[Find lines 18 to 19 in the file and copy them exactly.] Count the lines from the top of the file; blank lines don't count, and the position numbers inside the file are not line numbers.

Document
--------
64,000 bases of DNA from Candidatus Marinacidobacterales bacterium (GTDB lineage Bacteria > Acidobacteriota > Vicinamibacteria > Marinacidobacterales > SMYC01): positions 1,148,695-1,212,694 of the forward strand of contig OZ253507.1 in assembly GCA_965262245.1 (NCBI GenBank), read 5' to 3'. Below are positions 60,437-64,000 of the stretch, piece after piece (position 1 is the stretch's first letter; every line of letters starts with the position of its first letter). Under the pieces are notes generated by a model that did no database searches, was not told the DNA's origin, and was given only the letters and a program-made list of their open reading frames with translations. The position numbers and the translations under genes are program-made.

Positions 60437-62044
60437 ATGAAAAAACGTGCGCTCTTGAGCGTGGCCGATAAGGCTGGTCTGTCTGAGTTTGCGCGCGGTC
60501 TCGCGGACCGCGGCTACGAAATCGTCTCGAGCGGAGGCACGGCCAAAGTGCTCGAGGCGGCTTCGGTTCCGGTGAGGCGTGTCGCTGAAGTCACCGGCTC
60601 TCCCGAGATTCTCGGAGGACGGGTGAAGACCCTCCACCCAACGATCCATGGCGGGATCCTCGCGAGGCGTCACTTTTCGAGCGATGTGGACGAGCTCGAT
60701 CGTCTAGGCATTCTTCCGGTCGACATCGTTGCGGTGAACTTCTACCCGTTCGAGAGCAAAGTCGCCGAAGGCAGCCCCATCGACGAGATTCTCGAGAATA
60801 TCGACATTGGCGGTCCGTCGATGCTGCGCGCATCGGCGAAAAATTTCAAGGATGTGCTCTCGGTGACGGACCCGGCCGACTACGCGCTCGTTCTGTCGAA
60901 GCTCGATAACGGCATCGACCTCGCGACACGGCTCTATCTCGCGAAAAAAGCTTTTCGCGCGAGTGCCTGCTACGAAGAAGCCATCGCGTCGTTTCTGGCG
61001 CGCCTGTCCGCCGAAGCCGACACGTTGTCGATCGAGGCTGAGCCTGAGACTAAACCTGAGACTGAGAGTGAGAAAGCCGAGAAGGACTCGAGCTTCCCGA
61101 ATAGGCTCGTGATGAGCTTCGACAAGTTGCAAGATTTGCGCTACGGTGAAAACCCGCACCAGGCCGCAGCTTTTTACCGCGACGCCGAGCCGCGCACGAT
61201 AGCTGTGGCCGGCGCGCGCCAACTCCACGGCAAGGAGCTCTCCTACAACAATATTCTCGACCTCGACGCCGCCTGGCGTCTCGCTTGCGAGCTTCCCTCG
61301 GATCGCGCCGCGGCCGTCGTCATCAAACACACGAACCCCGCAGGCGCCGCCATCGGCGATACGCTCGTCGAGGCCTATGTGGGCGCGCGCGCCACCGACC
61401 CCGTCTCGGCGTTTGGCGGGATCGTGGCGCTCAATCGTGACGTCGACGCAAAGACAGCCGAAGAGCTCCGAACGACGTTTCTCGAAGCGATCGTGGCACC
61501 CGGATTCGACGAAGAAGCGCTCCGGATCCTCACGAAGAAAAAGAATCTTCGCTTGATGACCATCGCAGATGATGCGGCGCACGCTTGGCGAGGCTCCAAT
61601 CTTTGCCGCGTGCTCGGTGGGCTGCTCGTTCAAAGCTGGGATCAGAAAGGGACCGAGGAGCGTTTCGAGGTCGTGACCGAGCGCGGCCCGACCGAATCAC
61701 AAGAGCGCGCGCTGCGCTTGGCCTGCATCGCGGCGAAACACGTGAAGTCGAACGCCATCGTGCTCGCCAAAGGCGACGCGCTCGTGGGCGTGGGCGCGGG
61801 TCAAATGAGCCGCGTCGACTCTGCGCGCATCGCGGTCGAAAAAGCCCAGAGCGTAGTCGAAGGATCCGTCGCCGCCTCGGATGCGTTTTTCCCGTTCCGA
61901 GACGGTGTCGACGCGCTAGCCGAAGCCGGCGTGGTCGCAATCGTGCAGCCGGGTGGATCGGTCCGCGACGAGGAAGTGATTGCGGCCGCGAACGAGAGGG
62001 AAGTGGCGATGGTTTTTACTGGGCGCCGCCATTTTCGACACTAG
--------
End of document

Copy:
61901 GACGGTGTCGACGCGCTAGCCGAAGCCGGCGTGGTCGCAATCGTGCAGCCGGGTGGATCGGTCCGCGACGAGGAAGTGATTGCGGCCGCGAACGAGAGGG
62001 AAGTGGCGATGGTTTTTACTGGGCGCCGCCATTTTCGACACTAG